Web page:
Sites & cities that bear the name of Golden Bog of Cullen

Golden Bog of Cullen

Today in : Ireland
First trace of activity : ca. 20th century B.C.E
Last trace of activity : ca. 4th century B.C.E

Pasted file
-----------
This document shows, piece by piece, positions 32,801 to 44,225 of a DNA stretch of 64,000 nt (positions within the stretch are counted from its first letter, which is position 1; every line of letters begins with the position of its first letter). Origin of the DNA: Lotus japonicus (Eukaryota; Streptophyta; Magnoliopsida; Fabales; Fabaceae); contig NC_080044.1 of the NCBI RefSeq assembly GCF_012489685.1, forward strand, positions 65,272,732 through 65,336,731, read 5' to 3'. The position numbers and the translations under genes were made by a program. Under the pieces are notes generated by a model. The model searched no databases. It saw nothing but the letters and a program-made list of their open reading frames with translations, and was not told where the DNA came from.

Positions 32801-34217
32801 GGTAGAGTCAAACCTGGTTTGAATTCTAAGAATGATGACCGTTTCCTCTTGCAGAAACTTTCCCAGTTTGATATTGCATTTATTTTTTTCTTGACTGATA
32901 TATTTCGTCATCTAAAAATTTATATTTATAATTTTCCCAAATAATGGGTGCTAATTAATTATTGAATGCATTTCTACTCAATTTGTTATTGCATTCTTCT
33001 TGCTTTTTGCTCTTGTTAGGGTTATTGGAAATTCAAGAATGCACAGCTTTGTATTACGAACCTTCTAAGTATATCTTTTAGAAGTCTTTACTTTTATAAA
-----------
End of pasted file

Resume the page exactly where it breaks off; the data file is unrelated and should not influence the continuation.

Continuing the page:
Description : The Golden Bog of Cullen is an archaeological site located in County Tipperary, Ireland. Discovered in the 18th century, it has been described as "one of the most important and prolific sites" in Ireland; unfortunately, it was discovered before modern methods of preservation and collection, and almost all of the finds were melted down. Eugene O'Curry speculated that the Bog was originally a wooded valley, used by goldsmiths due to its proximity to sources of wood for charcoal, as well as possibly a goldmine. He connected it with the ancient Cerdraigi, a Gaelic tribe whose name derives from cerd, an Old Irish term for a skilled craftsman, especially a worker in gold and silver. He also note the townland of Ballynagard located 5 miles (8.0 km) to the west: in Irish Baile na gCeard, "settlement of the goldsmiths." Their placement in the bog is possibly a form of ritual deposition. The culture that produced and deposited these items is thought to date to c. 2000–400 BC, during the Atlantic Bronze Age.

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